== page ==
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Indian City Rides Tech Euphoria

An outsourcing boom is altering lifestyles and landscapes in Bangalore. The explosion of wealth may not last, but no one seems too worried.

June 30, 2004|David Streitfeld | Times Staff Writer

BANGALORE, India — High tech is king. Traffic is impossible. Real estate is soaring. The future seems a little closer than it does anywhere else.

If you ignore the occasional wandering cow, this low-slung city feels a lot like Silicon Valley in the late 1990s, when everyone was getting rich by inventing dot-coms and no one saw any reason they wouldn't be able to do so forever.

Bangalore's ascent is fueled by outsourcing. When a software programmer in San Jose or Seattle loses his job, this is often where it ends up. If you've gotten a call about switching your long-distance plan or a query about why you haven't paid your credit card bill, there's a good chance that call came from Bangalore.

Like all booms, this one feels frantic and oddly fragile. The outsourcing industry is growing 30% a year, but a U.S. backlash could put on the brakes. In mid-May, Indian voters rose up in revolt against politicians who favored high tech, throwing almost all of them out in favor of pro- rural legislators. The stock market tumbled 16% in two days.

But no one appears very worried that Bangalore will replay Silicon Valley's crash as well as its ascent. American corporations will always want to cut costs, the thinking goes, which means they'll send increasing amounts of business here.

Anyway, the Indians have their minds on other things, like the size of their paychecks.

"I'd be willing to work for half this rate in Bhopal, where my family is, but there aren't any jobs there," says software engineer Rohit Johri. "This place is a gold mine. It's good for India too. Unemployed people get into trouble. They go into politics or crime."

Employed people, meanwhile, go into stores with fistfuls of rupees.

"Shopping in India used to be an ordeal," says the 28-year-old Johri. "Something as simple as a wristwatch would take three months. A scooter would take a year, a telephone two years. Those were luxuries."

Scooters, including Johri's Kinetic Honda, now clog the streets. There's a mobile phone shop on every block, often next to swank stores devoted to upscale lifestyles. One big emporium is called simply that, Lifestyle.

The boom in Bangalore is influencing more than fashions; it's reshaping India's political geography. The message of the May elections was that the hundreds of millions of Indians who were not involved in the outsourcing industry felt they were being neglected. They didn't want to end the party, they wanted to join it.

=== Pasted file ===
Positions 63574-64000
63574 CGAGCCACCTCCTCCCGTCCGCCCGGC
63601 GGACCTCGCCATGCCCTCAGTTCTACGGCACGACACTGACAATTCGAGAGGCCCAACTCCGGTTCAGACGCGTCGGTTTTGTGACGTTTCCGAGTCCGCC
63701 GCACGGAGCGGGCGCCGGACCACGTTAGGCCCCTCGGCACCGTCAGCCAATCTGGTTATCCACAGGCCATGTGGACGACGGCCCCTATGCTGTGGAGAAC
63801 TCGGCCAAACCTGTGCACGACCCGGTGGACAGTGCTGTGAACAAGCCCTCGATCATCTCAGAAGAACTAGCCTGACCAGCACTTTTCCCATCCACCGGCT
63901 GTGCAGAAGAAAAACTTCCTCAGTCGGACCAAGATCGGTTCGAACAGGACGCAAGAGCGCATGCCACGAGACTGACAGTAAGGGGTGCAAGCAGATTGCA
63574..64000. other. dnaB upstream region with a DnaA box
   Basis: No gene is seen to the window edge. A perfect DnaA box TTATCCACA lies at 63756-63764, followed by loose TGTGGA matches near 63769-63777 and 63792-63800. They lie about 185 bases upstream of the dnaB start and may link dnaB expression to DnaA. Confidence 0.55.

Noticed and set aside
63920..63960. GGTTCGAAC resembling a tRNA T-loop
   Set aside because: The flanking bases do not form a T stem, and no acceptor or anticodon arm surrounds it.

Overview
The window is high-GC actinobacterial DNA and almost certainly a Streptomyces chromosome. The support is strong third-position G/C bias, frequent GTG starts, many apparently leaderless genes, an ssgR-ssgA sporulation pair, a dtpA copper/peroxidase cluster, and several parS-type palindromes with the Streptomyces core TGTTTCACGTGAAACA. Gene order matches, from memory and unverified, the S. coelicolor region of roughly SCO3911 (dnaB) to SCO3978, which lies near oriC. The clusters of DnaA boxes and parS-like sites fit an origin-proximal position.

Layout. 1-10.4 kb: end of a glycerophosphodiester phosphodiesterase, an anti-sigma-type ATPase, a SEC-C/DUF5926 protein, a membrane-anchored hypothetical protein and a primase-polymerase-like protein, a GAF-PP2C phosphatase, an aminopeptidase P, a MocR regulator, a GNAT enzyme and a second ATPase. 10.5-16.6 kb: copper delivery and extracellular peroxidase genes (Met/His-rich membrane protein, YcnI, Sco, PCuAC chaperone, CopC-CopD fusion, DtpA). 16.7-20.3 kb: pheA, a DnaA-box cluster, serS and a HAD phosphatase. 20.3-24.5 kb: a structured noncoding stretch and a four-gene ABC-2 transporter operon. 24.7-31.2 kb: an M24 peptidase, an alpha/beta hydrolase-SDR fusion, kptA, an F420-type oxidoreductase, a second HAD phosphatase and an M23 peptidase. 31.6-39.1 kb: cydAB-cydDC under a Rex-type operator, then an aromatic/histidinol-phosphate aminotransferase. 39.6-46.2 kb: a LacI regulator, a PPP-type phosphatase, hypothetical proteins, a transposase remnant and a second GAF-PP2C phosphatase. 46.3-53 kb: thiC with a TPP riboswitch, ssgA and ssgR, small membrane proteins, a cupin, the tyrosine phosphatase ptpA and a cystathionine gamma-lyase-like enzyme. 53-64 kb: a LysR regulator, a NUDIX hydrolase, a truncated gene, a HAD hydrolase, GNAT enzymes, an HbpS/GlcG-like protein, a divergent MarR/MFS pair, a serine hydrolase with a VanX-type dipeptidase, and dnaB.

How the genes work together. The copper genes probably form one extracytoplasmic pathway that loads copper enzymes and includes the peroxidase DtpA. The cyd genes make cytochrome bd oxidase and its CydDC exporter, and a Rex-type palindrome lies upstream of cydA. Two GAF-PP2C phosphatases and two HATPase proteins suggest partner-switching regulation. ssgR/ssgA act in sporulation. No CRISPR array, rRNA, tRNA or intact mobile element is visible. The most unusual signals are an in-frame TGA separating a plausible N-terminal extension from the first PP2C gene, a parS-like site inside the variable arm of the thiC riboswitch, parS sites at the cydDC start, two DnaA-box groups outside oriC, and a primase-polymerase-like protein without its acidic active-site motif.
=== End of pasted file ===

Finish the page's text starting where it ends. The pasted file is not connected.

Bangalore displays little of the overt poverty of New Delhi or Bombay, but it's full of clashes between the old India and the new. Tommy Hilfiger shirts in the new Forum mall sell for $50. That's more than a month's income for many rural Indians but affordable to a programmer making $11,000 a year or even a call center employee who makes $4,000 but can spend freely because he lives with his parents.

A billboard touting Sun Microsystems Inc.'s ability to "take you places you've never been before" looms over peasants who, until recently, didn't appear to be going anywhere. Now, thanks to the needs of Sun and hundreds of other technology companies, their lives are getting a bit better too.

All these growing tech companies need new office space, much of which is still built by laborers in the traditional labor-intensive manner. The employees need places to live -- every second billboard is for a new apartment complex. ("Go on," one ad urges. "Choose your dream home.") There's a big demand for security guards to patrol these properties, and for drivers to transport people between them.

One of the most basic jobs here is driving a three-wheeled minicab. A driver named Srinivasan says he rents his vehicle for 150 rupees a day, about $3. With fares of 10 or 20 rupees, he makes $100 a month.

"Everyone's earning so much money here, except me," Srinivasan says. "But even I'm earning a little."

S. Gopalakrishnan, chief operating officer of the second-largest Indian tech firm, Infosys Technologies, says there is a "trickle-down effect. It's pulling people up."

A decade ago, there were an estimated 100 million members of the Indian middle class. "Now there are 300 million, and they're buying things like crazy," Gopalakrishnan says.

National figures bear him out. New-car registrations rose 75% in 2003. Cellphone sales jumped to 25 million last year from 2 million in 2001. Sales of TV sets have quadrupled since 1996.

But like many boom towns, Bangalore's very success is choking it. The city is growing faster than the government can improve the infrastructure. The population is up 40% over the last decade to 6.5 million. It's now the fifth-biggest city in India.

Gridlock is perpetual. About 1.5 million vehicles are on streets designed to handle a tenth that number. Sidewalks are in poor repair, with regular gaps that cause the unwary to stumble or plunge. Power outages are so frequent that the local paper publishes a daily list of which neighborhoods are due to be hit.

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